Autos CEO warns of battery scarcity as competition for electric vehicles intensifies

In 2021, Volvo Cars said it planned to become an “all-electric car company” by 2030, a move that would require it to provide stable, safe batteries for its cars.

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New CEO and President Volvo cars Anticipating that battery scarcity would become an urgent problem for his sector, he told CNBC that the company had made investments that would help it gain a foothold in the market.

“Recently, we made a reasonably large investment with Northvolt, so we can control our battery supply as we go forward,” Jim Rowan, who joined the business last month, told CNBC’s “Squawk Box Europe” on Thursday.

In March 2021, Volvo Cars said it plans to become “All Electric Vehicle Company” by 2030, It is a move that requires it to have a stable and safe supply of batteries for its cars.

“I think the battery supply is going to be one of the things that will become a scarce supply in the coming years,” Rowan said.

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“And that’s one of the reasons we’re making such a big investment with Northvolt: So we can control not only supply, but we can actually start developing our own battery chemistry and production facilities.”

He said this would enable Volvo Cars to be “in full control of the electric drivetrain of the future”.

Gigafactory plans

In February, Volvo Cars and battery maker Northvolt said they would Building a battery manufacturing plant in Gothenburg, Sweden, Construction is scheduled to begin in 2023. According to the companies, the facility is scheduled to have “a potential annual cell production capacity of up to 50 gigawatt-hours per hour.”

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That, they said, would be equivalent to providing enough batteries for about 500,000 cars each year. The companies’ plans to develop a giant plant were previously announced, although a specific location was not confirmed at the time.

As the number of electric vehicles on our roads increases, battery supply will become an increasingly important – and competitive – factor in the automotive sector.

Talking to CNBC’s Annette Weisbach last year, Volkswagen CEO Herbert Diess highlighted how important battery production is in the coming years, noting that there are challenges.

“Batteries, for example, may be an ongoing constraint on the growth of electric vehicles over the next five to 10 years,” he said.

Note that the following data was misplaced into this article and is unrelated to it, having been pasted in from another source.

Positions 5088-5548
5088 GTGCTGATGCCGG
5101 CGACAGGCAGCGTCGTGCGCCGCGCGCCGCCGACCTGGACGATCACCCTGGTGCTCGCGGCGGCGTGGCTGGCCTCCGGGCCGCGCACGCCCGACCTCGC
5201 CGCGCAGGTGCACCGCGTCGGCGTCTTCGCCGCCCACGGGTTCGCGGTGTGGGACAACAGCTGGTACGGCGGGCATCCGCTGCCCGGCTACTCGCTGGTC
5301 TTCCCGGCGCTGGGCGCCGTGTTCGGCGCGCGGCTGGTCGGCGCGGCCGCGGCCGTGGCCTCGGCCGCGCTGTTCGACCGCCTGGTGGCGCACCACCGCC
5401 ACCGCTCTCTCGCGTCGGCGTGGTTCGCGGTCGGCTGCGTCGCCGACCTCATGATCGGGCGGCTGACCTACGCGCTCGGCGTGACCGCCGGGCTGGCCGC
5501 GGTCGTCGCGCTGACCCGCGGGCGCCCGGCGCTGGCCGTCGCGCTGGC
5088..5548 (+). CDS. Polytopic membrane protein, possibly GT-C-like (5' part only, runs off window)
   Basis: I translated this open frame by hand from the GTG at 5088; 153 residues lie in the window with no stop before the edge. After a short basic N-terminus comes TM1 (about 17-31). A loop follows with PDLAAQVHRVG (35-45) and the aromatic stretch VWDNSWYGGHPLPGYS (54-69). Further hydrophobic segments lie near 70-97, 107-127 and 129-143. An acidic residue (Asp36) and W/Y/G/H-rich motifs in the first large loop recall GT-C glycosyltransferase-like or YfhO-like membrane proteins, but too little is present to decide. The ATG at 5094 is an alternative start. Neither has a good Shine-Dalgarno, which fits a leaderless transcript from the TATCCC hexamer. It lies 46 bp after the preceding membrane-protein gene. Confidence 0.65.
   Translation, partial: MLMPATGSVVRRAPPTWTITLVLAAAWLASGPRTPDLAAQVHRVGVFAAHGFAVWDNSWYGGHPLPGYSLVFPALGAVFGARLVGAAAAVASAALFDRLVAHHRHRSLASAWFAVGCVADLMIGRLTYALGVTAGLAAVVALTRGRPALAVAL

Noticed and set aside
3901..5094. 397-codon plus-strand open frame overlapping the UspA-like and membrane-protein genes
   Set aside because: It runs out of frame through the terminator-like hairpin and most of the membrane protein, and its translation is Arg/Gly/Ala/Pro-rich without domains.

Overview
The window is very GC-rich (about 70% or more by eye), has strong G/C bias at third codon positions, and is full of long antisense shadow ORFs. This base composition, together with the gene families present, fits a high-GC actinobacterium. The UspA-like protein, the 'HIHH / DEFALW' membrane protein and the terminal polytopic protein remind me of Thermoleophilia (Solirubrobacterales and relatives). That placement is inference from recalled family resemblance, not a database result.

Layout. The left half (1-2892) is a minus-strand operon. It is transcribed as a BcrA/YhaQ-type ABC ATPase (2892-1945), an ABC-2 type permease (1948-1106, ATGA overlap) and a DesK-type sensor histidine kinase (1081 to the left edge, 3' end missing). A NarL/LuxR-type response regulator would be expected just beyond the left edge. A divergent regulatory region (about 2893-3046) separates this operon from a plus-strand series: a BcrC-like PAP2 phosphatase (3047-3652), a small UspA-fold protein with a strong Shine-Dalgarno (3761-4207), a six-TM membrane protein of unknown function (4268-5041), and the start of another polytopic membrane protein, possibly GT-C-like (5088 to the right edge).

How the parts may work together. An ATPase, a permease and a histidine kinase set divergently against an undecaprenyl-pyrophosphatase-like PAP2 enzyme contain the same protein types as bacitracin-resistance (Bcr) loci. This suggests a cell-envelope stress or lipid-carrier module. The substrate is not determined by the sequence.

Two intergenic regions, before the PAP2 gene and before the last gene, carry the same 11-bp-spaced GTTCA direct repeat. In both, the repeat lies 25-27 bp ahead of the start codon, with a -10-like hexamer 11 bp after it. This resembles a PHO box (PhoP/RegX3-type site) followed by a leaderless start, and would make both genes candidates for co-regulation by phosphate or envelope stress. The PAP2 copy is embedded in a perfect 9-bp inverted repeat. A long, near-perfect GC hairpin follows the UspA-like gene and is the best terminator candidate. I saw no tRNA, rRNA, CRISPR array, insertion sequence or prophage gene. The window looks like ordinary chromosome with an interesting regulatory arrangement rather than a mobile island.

“Because the lead times are huge. We need a lot of energy and cell production… [There is a] A huge supply chain that needs to be created within the coming years, and this may lead to some limitations.”

More recently, this month Elon Musk saw the importance of lithium, an essential part of batteries used in electric vehicles. On April 8, a Tesla Executive Director He tweeted that the price of lithium “has gone to insane levels!”

“Tesla may in fact have to get into direct mining and refining on a large scale, unless costs improve,” Musk said. “There is no shortage of the element itself, as lithium is almost ubiquitous on Earth, but the pace of extraction/refinement is slow.”

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Volvo’s electric plans put it in direct competition with established carmakers such as Volkswagen, GM And strongholdSo does Tesla. Just this week, Ford CEO Jim Farley said his company plans to “Challenge Tesla and all comers to become the best electric car maker in the world.”

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During his CNBC interview, Volvo Cars’ Rowan was asked if there was hope that Musk’s Twitter takeover would be a distraction for Tesla’s CEO.

He replied, “I have no idea.” “I know one thing…I won’t be distracted by what we need to get done. And that, quite simply, is that we need to continue our path toward electrification.”

Rowan was speaking on the same day his company announced first-quarter results for 2022.

Revenue grew 8% to SEK 74.3 billion (about $7.56 billion). Earnings before interest and tax were 6 billion crowns, compared to 8.4 billion in the first quarter of 2021.

The company sold 148,295 vehicles in the first quarter, which it said represented a 20% decrease compared to the same period last year.

As with many businesses, supply chain issues continue to affect operations. “Semiconductor constraints have continued to gradually improve,” the company said.

“However, due to the temporary shortage of a semiconductor, production decreased at the end of the first quarter. This shortage is expected to continue into the second quarter.”

Looking ahead, the company said it expects “supply chains to improve in the second half of the year.”

—Chloe Taylor contributed to this article.

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